To his critics, Rob Ford has been something of a hundred-year storm, his mayoralty marked by steep budget cuts and sharp policy reversals.
But to a far greater degree, Mr. Ford’s career may end up being defined not so much by his policies as by his comportment – and by whatever impulses that have produced a string of unnecessary scandals marked by a tendency to take risks that many politicians would consider unthinkable.
Reports that Mr. Ford was asked to leave a gala event seem to be the latest in a string of incidents that could raise questions about his judgment.
His office is strenuously denying the allegations. Scarborough councillor Paul Ainslie confirms that he’s urged Mr. Ford to leave the event, but others say they haven’t observed the alleged behaviour: “I’ve never seen him drunk at work or even drinking at work,” says Peter Milczyn, an Etobicoke councilor.
Mr. Ford has found himself in similar binds before. Over the years, he has been caught out in a range of embarrassing situations, ranging from an outburst at a Maple Leaf hockey game to incidents involving his car. He’s given the finger to drivers who took issue with his cell phone use, and was photographed reading while driving on a highway.
Far more revealing, however, has been his response to such incidents. Mr. Ford will typically deny or dismiss accusations. But privately, he has resisted repeated and often well-intentioned attempts by his closest advisors, handlers and allies to change the way he reacts to these allegations and deals with the issues they generate. He does not `handle,’ in the parlance of politics.
He has repeatedly declined to take any remedial action to avoid such criticism. For example, he refused to hire a driver, despite calls from the chief of police that such clearly dangerous habits imperil not just himself but other citizens. During the long-running controversy over his involvement with the Ford family’s football charity, Mr. Ford refused to distance himself from the foundation as a means of short-circuiting accusations of political conflict of interest.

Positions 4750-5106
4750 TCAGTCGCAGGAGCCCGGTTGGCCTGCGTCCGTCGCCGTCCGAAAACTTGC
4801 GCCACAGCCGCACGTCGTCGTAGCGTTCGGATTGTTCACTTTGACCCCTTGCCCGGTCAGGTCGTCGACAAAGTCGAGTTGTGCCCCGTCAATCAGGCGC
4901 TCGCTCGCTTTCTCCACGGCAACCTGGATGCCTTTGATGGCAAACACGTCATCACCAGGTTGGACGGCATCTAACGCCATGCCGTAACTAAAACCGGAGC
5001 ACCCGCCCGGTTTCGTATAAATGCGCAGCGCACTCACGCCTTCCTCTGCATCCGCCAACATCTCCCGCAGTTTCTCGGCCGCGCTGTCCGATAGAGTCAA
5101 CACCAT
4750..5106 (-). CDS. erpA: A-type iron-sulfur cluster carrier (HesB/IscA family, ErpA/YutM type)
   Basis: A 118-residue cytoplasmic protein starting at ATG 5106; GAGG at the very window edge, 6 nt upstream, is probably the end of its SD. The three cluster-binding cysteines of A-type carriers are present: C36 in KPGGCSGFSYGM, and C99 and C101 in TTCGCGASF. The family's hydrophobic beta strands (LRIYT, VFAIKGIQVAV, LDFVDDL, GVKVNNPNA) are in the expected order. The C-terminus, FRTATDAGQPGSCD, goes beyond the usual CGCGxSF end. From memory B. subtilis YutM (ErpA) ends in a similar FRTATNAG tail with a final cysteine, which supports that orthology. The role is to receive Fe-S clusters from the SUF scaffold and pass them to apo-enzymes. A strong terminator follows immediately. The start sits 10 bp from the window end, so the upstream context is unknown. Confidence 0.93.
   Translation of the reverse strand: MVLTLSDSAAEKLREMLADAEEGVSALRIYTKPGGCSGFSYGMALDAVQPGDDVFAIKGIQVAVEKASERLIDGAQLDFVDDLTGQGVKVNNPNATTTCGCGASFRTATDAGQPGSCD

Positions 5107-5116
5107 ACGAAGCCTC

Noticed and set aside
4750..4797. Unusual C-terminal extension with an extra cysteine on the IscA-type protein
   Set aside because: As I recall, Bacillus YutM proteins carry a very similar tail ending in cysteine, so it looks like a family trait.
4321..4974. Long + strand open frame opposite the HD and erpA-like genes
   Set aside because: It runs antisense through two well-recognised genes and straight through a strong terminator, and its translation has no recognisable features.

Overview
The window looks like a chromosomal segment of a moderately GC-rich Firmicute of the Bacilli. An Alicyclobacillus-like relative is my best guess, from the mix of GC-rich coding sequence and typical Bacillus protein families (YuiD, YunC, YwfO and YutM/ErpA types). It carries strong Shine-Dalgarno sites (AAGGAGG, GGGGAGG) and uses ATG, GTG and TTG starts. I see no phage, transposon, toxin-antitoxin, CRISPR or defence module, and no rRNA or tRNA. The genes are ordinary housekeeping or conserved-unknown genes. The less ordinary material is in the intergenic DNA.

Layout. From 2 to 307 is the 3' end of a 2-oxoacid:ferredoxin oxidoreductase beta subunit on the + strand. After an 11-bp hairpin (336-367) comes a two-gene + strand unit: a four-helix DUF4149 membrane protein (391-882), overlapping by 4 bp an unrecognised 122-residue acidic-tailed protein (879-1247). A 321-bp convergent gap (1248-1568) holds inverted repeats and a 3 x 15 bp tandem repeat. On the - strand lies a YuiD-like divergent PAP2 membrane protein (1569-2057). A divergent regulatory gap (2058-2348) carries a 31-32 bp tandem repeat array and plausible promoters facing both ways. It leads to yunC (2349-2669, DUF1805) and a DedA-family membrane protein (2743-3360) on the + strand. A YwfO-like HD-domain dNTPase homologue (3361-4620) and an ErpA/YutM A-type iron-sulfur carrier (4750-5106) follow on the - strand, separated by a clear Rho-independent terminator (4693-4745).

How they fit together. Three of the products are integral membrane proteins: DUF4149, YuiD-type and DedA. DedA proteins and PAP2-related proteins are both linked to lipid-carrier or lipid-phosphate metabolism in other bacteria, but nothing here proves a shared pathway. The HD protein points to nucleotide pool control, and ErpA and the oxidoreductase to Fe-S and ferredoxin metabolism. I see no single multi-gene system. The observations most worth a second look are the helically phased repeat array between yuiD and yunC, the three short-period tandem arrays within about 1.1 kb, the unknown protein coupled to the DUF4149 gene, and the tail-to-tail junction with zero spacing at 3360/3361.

In fact, there have been times when Mr. Ford appears to be acting without any political or bureaucratic advice whatsoever. When he called a radio station over the weekend and expressed his views about the trial of Richard Kachkar – the man accused of killing a Toronto police officer with a stolen snow plough – he almost forced a mistrial. But the more egregious sin was that he seemed not to understand that as a public figure, he shouldn’t be weighing in during the middle of a sensitive trial.
How does all this connect to his politics? Mr. Ford has always practiced high-wire politics. Before becoming mayor, as Toronto journalist Ed Keenan documented in Some Great Idea, Mr. Ford built a reputation as a likeable retail politician who easily connected with ordinary people and solved his constituents’ problems. At the same time, he aggravated many of his council colleagues with personal attacks.
The mayoralty amplified the tension between Mr. Ford’s best and worst instincts. In his early months as mayor, he preferred to bully centrist members of council to pursue unachievable goals rather than forge pragmatic alliances. Yet this with-us-or-against-us approach backfired badly. Since late 2011, Mr. Ford has been unable to advance his agenda, and the sense of political impotence has served to foreground the personal scandals.
It’s not clear whether the latest allegations will prompt Mr. Ford to change his ways or hunker down. There was a time when Mr. Ford’s foibles humanized him. But Mr. Ford’s mayoralty today appears to be trapped in limbo, leaving him politically isolated to a degree rarely seen for public figure in his position.
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